The desire to keep deceased loved ones close to home is behind the latest drive by the Soldotna Historical Society to build a cemetery in or near Soldotna.
Currently, Soldotna residents who die have to be buried in nearby Kenai or Kasilof. The society points out that Soldotna is the only major city on the peninsula that does not have its own cemetery.
"Grave markers traditionally create a permanent record of a community's founders and those who have built the community and called it home," reads a letter by the society's Barbara Jewell to the Soldotna City Council. "Soldotna has a wonderful and unique history (and) a cemetery will help to preserve this history for posterity," she added.
"We have so many old timers and we feel so bad when they take them down to Kasilof," said society member Katherine Parker, whose husband, Charlie, recently died.
Society member Joanne Odom agreed.
"It's not that the Kasilof cemetery is not beautiful, because it is. But anymore, I've got more friends down there than up here," she said.
Burial in a Soldotna cemetery would surely be the preference of many residents and their loved ones, Jewell wrote.
Odom said that when she first moved to Soldotna, her mother had some concerns.
"My mother said 'You can't live in a town without a cemetery.' Well, I still am," she said.
"I do think we need one. It's part of a community," said Kenai Peninsula Borough Assembly member Pete Sprague, who represents Soldotna. "Death is an unfortunate part of living, and a funeral ceremony is very important, just as it is to have loved ones, even deceased loved ones, nearby. It's an important part of a community and the continuity of life."
City cemeteries also are important for genealogists and as an attraction for visitors.
People who guide tours say the town cemetery is an important historic stop, Jewell wrote in her letter.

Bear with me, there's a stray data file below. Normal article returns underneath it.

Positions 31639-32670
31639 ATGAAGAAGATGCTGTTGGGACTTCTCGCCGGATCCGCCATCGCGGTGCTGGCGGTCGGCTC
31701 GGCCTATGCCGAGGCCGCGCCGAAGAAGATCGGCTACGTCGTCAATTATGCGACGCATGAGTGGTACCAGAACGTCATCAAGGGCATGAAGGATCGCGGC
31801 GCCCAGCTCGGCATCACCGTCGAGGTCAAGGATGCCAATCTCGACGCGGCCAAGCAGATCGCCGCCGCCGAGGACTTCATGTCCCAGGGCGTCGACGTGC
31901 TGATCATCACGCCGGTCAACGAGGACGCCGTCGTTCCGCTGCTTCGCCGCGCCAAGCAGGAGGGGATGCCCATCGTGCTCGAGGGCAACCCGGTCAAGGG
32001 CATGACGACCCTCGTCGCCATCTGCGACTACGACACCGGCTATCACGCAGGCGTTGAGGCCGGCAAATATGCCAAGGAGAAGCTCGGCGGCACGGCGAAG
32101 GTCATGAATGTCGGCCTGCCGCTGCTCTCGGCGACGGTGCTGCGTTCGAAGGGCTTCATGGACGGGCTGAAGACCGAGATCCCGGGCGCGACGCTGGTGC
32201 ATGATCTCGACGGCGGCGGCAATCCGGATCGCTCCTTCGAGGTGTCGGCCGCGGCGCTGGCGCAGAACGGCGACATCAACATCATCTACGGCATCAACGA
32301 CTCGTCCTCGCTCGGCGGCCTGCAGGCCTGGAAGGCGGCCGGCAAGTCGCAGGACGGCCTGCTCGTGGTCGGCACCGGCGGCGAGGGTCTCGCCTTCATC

Sprague said he's spoken with Borough Mayor Dale Bagley about a site south of Soldotna, across from the borough landfill.
"It's a beautiful spot," he said.
The land, about 200 acres, was bought by the borough as a buffer between homes and the landfill when the landfill was built.
Kathy Mayer, the borough's solid waste coordinator, said the borough is open to different uses.
"A cemetery could potentially be a use that I think would work on that property," she said.
Borough land manager Roy Dudley said there would have to be a technical analysis of the land before any move toward building a cemetery can be made. He said the Alaska Department of Environmental Conservation has very specific requirements for cemeteries.
Odom said the society hopes the borough would sell some of the land to the city at a reasonable price, do a land swap or even donate it.
Other parcels suggested by the society include land near the end of the Soldotna Municipal Airport and near the end of West Redoubt Avenue. Odom said University of Alaska land near the Kenai Peninsula Food Bank is also desirable.
Why Soldotna doesn't have a cemetery is somewhat of a mystery. It has been talked about for years, said City Clerk Patricia Burdick.
"When Ken Lancaster was mayor, he was very much in favor of a local cemetery," she said. "We did do some research on it. It would be very costly for the city to do it. We'd have to hire someone to handle the records and take care of it."
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